Thursday, February 14, 2013

Remember - I am not psychic and I don't know everything

The Help Desk
How To ... Advice
Many people fail to include relevant details when they ask for help on the internet - because they are so deeply involved with their own family that they unthinkingly take it for granted that everyone know what they are talking about. The instructions on my web site indicate the importance of giving information on the background to the query and the sources which you have already checked. It is also important to realize is that for the vast majority of  "Ask Chris" queries I know nothing in advance about the family you are asking about - my expertise is in knowing how to find out ...

I recently had a query where the question was clear and appropriate but there was a complete absence of supporting information. The questioner gave the name of a couple and said they had been unable to trace the death of the wife. Fine except that they did not mention where the couple lived (or even whether it was in Hertfordshire). Not only did they not give any ages or date clues but they did not even identify the century. And of course they didn't mention any sources that they had consulted - which might have given some clues as to both the date and the questioner's experience (or lack of it) ...

As most of the queries I get relate to the 19th century I did a quick check of one of the census returns and the husband's name was not very common. In fact there were only two anywhere near Hertfordshire - living within 2 miles of each other. Allowing for the normal variations they had wives with effectively the same given name, and  virtually the same age, and both the wives were local, having been born within about 3 miles of where they were living! Not only was the question vague - but it was ambiguous as there was no way I could know which of the couples was the subject of the query without more information. Clearly there was no point in trying to answer this question without some clarification from the questioner. As those of you who follow this newsletter know I have been very busy recently and as a result I replied suggesting several sources the questioner might try and if, after checking these sources, they were still stuck, suggesting they should come back with more detailed information.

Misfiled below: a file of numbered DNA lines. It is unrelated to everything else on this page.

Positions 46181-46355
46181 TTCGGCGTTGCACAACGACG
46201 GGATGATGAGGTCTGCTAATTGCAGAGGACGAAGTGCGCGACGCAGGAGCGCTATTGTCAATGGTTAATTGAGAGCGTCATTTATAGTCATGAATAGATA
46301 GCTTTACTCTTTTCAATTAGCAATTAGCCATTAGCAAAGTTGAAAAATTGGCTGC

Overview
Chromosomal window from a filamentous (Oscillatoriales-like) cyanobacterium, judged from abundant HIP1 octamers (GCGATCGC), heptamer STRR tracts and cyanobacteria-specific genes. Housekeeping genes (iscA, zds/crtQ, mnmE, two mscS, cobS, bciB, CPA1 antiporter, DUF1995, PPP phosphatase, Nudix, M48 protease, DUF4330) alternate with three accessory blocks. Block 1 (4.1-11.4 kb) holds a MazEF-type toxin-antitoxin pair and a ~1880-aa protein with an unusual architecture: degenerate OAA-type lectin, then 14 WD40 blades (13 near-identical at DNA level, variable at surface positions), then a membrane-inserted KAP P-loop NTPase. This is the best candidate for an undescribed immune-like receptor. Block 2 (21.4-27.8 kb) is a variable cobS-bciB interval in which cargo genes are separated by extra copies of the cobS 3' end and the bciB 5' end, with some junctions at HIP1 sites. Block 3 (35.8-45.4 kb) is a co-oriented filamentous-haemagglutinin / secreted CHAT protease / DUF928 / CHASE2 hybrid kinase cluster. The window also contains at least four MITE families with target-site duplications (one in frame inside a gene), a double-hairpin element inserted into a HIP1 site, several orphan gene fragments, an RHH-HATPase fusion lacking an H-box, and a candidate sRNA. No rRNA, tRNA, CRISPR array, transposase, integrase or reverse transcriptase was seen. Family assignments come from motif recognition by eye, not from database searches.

This is an appropriate time to remind everyone of the advice page "Right Name, Wrong Body". Unless you are on your guard it is easy to chase up the wrong family tree unless your realize that, even with rare names, there may be several people with the same name, and about the same age, living in the same area, and possibly married to partners with the same name. If you ask questions on the internet (particularly if you are only wanting a "free" look up from a "pay" web site) it is very easy for some "helper" (whose knowledge of genealogy may sometimes be limited to little more than being able to take out a subscription to the pay site) to give you the first named person they find as an answer. If you blindly accept what they say your family tree could end up with serious errors.  Way back in the 1990s I started trying to give more professional advice, and the purpose of this web site is to encourage people to think and research for themselves - and not simply be spoon-fed with answers to inadequately worded question - without understanding the dangers.

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This is the newsletter for the Genealogy in Hertfordshire Web site. Comments on this blog are moderated and may be transferred to the web site where appropriate. If you have a local or family history query you want answered you must use "Ask Chris" - See box in right hand column. Anonymous comments cannot be answered.